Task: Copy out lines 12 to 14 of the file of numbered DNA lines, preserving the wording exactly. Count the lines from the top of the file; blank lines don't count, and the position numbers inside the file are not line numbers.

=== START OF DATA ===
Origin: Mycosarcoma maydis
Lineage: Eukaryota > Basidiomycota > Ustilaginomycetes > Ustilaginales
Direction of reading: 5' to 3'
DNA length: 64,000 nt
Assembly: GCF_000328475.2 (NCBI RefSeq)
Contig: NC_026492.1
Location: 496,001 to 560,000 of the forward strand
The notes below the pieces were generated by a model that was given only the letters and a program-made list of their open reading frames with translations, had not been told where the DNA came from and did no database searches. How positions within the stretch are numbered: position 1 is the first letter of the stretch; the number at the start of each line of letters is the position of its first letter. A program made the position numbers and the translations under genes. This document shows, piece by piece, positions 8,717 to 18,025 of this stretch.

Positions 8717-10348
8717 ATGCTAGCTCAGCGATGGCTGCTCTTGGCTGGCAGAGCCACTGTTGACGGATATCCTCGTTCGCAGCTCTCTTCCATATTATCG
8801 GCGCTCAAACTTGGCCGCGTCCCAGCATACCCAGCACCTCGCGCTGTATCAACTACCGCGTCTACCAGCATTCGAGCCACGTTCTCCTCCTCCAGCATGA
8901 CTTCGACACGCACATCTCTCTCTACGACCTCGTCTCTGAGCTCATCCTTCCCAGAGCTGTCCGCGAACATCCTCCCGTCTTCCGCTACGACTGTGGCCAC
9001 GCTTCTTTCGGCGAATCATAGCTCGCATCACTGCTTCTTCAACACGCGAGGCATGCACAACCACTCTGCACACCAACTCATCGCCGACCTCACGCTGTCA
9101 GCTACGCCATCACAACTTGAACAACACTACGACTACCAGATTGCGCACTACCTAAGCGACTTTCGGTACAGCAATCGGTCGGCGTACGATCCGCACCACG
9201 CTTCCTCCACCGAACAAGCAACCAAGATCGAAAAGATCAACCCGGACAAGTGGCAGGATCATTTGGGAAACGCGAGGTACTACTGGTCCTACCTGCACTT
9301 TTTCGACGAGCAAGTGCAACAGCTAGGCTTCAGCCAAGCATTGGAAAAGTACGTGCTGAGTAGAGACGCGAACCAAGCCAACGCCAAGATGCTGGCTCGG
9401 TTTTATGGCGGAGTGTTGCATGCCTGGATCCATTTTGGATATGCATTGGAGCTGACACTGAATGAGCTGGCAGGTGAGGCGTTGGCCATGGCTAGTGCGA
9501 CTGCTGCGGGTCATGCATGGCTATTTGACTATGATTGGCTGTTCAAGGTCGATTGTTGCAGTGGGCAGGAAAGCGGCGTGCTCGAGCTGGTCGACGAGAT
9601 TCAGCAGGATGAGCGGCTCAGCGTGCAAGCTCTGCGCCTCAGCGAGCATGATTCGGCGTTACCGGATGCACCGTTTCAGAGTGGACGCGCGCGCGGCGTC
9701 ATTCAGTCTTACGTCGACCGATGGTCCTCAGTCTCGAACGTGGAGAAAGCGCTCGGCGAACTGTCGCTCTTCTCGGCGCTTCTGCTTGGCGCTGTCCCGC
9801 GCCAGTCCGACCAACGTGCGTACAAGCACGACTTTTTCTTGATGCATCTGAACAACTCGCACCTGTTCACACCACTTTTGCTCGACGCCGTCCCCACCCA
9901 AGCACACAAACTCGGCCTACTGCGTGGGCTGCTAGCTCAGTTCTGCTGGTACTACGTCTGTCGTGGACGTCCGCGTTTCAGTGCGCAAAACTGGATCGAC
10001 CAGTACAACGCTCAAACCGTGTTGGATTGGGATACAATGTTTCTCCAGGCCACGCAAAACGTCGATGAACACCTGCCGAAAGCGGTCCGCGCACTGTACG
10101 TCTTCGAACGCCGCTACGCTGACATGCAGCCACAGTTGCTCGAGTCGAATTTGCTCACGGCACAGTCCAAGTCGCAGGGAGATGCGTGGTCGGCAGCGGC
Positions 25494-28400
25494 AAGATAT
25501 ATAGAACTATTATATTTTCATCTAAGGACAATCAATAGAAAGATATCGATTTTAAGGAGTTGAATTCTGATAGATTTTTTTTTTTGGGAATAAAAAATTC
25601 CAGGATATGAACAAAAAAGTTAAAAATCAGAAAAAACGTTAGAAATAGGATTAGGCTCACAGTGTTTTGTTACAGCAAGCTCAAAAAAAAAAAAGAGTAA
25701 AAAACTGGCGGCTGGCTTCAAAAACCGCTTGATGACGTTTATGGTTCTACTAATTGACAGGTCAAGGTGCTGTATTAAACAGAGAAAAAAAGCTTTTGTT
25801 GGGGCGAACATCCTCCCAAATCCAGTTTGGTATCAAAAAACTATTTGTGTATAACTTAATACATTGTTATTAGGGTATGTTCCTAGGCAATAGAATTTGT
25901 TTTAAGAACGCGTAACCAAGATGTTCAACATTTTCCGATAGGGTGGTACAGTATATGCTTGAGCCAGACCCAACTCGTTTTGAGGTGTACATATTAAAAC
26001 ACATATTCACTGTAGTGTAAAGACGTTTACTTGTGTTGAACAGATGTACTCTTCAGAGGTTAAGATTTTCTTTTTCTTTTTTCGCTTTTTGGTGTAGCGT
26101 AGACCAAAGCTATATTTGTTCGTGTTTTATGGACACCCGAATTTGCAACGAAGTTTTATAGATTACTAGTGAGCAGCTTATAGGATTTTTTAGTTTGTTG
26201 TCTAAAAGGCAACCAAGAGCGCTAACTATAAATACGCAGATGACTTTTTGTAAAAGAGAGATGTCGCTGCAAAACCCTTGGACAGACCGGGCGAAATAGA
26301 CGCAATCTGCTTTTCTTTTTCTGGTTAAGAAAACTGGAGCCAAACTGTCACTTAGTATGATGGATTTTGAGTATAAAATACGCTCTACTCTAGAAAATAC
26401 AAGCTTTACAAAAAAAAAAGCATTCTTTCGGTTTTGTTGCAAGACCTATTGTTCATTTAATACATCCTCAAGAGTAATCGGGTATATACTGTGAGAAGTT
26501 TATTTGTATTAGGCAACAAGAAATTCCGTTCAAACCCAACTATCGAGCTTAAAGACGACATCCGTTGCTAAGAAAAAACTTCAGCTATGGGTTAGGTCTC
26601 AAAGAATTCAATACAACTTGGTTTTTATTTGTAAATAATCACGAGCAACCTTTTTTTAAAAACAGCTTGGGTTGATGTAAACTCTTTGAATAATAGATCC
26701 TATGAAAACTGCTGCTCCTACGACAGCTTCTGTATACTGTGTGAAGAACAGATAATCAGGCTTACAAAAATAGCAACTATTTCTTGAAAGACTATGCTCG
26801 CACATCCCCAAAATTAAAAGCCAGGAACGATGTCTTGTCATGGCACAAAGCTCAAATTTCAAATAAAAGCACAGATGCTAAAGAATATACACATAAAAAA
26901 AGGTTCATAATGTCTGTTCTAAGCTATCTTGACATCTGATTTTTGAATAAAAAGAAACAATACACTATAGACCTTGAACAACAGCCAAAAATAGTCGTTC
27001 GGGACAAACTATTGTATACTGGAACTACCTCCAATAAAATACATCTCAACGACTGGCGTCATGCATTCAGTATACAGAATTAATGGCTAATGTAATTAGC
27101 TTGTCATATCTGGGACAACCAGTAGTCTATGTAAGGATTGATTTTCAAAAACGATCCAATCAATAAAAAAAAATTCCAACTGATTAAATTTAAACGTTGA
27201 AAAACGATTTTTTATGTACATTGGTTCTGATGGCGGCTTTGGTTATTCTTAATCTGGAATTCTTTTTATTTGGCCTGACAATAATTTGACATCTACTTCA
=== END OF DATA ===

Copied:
8901 CTTCGACACGCACATCTCTCTCTACGACCTCGTCTCTGAGCTCATCCTTCCCAGAGCTGTCCGCGAACATCCTCCCGTCTTCCGCTACGACTGTGGCCAC
9001 GCTTCTTTCGGCGAATCATAGCTCGCATCACTGCTTCTTCAACACGCGAGGCATGCACAACCACTCTGCACACCAACTCATCGCCGACCTCACGCTGTCA
9101 GCTACGCCATCACAACTTGAACAACACTACGACTACCAGATTGCGCACTACCTAAGCGACTTTCGGTACAGCAATCGGTCGGCGTACGATCCGCACCACG